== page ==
Figure 1. Sequence Alignments of HBV RT Regions
Sequence Alignments of HBV RT Regions

HBV DNA was isolated from serum samples of five CHB patients (A, B, C, D and E) who treated with LMV. The HBV-RT segments were PCR-amplified and cloned. Five clones were sequenced for each sample. The sequence of each patient with LMV therapy was aligned with the reference sequence (WT, GenBank accession no. X02763.1, genotype A). The region (rt167 to rt270) contained the substitution sites are focused and shown.

The relatively high prevalence of this substitution in CHB patients with LMV therapy implies that it might be selected after LMV long-term usage.

4.2. The Replication Capacity of MT pHBV1.3 in Vitro

To further analyze the influence of the rtQ267H on HBV replication and sensitivity to LMV, MT HBV replication-competent plasmids, pHBV-rtQ267H, -rtL180M, -rtM204V, -rtM204I, -rtL180M/M204V, -rtL180M/Q267H, -rtM204V/Q267H, -rtL180M/M204V/Q267H were constructed based on pHBV1.3. MT HBV plasmids were then transfected into Huh7 cells, respectively. WT pHBV1.3 was used as a control. Southern blotting and subsequent densitometry analysis (Figure 2 A) revealed that rtQ267H enhances HBV replication with or without a background of rtM204V or rtL180M/M204V significantly. Mutations rtM204V/I weaken HBV replication, while rtL180M could restore the impaired replication capacity, in accordance with previous report (11). HBsAg and HBeAg levels in culture supernatant at 96 hpt were also measured by ELISA (Figure 2 B).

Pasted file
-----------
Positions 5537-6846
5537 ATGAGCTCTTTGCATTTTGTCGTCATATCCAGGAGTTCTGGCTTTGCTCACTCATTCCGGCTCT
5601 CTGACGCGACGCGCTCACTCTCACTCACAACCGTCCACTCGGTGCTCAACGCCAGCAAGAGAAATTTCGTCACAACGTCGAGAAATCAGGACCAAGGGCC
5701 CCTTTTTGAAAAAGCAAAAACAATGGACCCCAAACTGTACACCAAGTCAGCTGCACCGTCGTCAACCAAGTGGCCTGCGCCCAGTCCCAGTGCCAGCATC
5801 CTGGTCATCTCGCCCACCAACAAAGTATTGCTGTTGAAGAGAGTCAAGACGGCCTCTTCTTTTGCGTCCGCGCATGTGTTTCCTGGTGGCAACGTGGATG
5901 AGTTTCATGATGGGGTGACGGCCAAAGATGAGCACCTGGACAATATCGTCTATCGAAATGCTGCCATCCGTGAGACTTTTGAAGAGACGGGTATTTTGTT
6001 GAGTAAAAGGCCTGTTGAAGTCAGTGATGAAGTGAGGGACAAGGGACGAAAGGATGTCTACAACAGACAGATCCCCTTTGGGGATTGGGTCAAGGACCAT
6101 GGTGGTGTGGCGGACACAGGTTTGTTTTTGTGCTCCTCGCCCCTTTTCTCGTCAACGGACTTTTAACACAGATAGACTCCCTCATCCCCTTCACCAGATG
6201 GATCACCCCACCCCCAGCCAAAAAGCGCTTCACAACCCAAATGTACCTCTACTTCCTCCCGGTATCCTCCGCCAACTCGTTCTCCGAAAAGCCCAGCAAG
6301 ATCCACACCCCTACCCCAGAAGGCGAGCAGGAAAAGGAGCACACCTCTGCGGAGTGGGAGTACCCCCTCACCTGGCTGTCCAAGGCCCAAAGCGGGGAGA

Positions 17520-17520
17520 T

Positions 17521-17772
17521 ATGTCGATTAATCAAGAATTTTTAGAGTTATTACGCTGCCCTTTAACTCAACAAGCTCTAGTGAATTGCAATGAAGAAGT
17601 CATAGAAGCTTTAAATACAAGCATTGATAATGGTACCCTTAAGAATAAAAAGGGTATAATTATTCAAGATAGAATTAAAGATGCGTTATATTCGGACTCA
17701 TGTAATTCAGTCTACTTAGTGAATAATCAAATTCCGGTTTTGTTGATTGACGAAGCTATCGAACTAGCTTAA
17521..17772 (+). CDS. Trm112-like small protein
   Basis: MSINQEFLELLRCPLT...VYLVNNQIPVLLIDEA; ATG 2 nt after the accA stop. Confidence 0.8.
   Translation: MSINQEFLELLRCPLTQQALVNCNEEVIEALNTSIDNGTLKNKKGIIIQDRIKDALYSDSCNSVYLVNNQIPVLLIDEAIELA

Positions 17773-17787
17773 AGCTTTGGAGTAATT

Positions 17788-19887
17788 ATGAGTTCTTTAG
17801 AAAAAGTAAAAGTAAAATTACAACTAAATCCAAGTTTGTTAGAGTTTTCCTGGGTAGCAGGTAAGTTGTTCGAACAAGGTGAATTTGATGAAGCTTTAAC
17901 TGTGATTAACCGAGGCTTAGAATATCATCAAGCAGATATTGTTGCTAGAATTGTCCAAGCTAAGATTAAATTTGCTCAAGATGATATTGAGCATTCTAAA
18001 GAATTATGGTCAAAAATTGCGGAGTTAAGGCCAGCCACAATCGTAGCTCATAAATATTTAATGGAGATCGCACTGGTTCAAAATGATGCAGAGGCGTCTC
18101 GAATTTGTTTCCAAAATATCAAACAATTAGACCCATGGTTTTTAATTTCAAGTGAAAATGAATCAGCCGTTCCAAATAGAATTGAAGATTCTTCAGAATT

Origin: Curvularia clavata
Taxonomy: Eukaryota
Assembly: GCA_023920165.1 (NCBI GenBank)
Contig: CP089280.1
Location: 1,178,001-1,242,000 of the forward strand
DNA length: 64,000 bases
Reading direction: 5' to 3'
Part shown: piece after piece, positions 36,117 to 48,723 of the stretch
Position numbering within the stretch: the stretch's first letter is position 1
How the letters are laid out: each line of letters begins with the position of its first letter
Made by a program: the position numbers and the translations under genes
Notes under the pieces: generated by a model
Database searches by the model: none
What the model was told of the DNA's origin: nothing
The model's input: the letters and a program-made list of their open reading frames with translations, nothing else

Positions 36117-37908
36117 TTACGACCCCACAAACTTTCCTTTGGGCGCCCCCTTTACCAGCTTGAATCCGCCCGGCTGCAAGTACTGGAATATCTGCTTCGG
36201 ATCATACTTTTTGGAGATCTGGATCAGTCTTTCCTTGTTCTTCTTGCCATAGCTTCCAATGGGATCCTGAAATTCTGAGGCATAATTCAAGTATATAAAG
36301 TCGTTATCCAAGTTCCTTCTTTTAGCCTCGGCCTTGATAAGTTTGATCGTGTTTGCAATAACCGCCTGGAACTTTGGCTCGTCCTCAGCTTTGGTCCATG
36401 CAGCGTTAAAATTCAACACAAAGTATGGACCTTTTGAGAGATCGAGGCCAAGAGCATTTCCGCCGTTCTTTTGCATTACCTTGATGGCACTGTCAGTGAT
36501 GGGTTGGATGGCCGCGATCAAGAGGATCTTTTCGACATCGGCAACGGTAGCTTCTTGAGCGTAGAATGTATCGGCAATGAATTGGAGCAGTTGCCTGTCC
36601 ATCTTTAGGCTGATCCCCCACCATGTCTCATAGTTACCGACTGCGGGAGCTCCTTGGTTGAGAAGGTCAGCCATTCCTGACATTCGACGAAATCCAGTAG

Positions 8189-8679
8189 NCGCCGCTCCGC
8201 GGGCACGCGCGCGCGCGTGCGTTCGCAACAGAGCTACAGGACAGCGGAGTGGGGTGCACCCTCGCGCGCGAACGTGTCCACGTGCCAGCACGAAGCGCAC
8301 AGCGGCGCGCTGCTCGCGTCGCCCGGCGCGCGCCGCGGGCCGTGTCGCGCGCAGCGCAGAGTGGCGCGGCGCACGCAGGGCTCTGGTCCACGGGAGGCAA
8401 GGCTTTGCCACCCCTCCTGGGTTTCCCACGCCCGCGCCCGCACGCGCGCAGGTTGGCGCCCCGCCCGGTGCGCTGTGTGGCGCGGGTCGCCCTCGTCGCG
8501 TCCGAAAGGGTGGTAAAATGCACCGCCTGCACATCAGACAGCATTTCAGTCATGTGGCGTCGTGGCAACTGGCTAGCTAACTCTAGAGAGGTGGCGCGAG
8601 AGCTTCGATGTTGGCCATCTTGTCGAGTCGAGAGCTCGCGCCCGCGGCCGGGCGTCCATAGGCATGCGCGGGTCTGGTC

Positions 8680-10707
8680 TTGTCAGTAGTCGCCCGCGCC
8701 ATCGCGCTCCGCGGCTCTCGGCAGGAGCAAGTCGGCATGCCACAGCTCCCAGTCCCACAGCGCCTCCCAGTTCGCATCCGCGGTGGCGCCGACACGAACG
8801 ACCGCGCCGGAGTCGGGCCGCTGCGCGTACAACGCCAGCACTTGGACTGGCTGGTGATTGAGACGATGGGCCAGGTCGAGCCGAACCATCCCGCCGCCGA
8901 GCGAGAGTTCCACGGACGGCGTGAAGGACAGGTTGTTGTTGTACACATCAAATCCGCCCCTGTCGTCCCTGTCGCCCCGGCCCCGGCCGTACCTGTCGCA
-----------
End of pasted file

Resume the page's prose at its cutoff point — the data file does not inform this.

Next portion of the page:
Figure 2. Replication Ability and Antigen Expression Levels of WT HBV/Mutants
Replication Ability and Antigen Expression Levels of WT HBV/Mutants

Huh7 cells were transfected with WT or MT HBV plasmids. (A) Encapsulated viral DNA was extracted and detected by Southern blot. Relaxed circular (RC), double stranded linear (DL) and single stranded (SS) HBV DNAs are demonstrated. The relative level of WT HBV replication capacity is shown as a percentage of the control by gray analysis (upper panel). (B) HBsAg and HBeAg in the supernatant were detected using an ELISA diagnostic kit (Shanghai Kehua Diagnostic Medical Products Co., Ltd.) according to the manufacturer’s instructions. Each value is the mean of at least 3 independent experiments. The error bars represent the standard deviation (SD). Statistically significant differences between the groups are displayed as * (P < 0.05) or ** (P < 0.01).